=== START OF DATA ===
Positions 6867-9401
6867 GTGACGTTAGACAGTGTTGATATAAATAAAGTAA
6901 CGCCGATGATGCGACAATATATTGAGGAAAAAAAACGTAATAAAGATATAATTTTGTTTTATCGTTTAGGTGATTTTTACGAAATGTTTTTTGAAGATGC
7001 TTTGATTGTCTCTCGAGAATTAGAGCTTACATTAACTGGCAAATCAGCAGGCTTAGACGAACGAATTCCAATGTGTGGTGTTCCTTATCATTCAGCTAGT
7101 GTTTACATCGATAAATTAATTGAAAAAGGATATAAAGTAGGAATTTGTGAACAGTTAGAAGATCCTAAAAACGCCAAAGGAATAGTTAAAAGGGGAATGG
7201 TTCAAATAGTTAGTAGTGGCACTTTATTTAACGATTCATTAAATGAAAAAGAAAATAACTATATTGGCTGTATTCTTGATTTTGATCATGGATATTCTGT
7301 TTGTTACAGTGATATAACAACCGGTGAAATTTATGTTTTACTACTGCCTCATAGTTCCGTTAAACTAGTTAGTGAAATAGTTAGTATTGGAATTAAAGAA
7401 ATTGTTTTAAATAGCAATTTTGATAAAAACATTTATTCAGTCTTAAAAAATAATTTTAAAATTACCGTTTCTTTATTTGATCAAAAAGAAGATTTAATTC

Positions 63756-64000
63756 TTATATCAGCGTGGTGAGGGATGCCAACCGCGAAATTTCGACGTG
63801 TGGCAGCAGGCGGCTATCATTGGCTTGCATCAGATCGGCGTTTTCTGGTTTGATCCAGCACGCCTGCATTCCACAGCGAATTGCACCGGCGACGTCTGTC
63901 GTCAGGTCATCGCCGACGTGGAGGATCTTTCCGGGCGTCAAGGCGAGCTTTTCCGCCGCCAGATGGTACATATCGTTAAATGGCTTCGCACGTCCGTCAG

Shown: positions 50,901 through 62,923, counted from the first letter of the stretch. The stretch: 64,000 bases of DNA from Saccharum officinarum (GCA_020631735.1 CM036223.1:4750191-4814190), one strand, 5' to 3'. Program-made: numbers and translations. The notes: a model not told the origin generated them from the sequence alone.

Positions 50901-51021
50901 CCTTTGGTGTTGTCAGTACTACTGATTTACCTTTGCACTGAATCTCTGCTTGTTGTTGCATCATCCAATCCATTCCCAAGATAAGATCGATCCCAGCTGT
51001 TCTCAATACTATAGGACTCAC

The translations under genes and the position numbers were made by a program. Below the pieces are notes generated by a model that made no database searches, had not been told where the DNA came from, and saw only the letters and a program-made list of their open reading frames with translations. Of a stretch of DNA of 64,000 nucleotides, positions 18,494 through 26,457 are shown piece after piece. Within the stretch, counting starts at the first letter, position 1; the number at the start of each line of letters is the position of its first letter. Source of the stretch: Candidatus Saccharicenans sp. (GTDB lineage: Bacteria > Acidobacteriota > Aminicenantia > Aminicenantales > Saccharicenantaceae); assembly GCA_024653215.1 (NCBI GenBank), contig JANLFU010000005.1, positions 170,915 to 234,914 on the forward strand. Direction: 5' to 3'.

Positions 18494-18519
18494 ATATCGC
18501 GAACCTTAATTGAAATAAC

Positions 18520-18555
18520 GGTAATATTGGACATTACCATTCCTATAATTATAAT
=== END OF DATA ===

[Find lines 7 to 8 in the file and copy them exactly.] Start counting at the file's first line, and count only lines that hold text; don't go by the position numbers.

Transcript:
7301 TTGTTACAGTGATATAACAACCGGTGAAATTTATGTTTTACTACTGCCTCATAGTTCCGTTAAACTAGTTAGTGAAATAGTTAGTATTGGAATTAAAGAA
7401 ATTGTTTTAAATAGCAATTTTGATAAAAACATTTATTCAGTCTTAAAAAATAATTTTAAAATTACCGTTTCTTTATTTGATCAAAAAGAAGATTTAATTC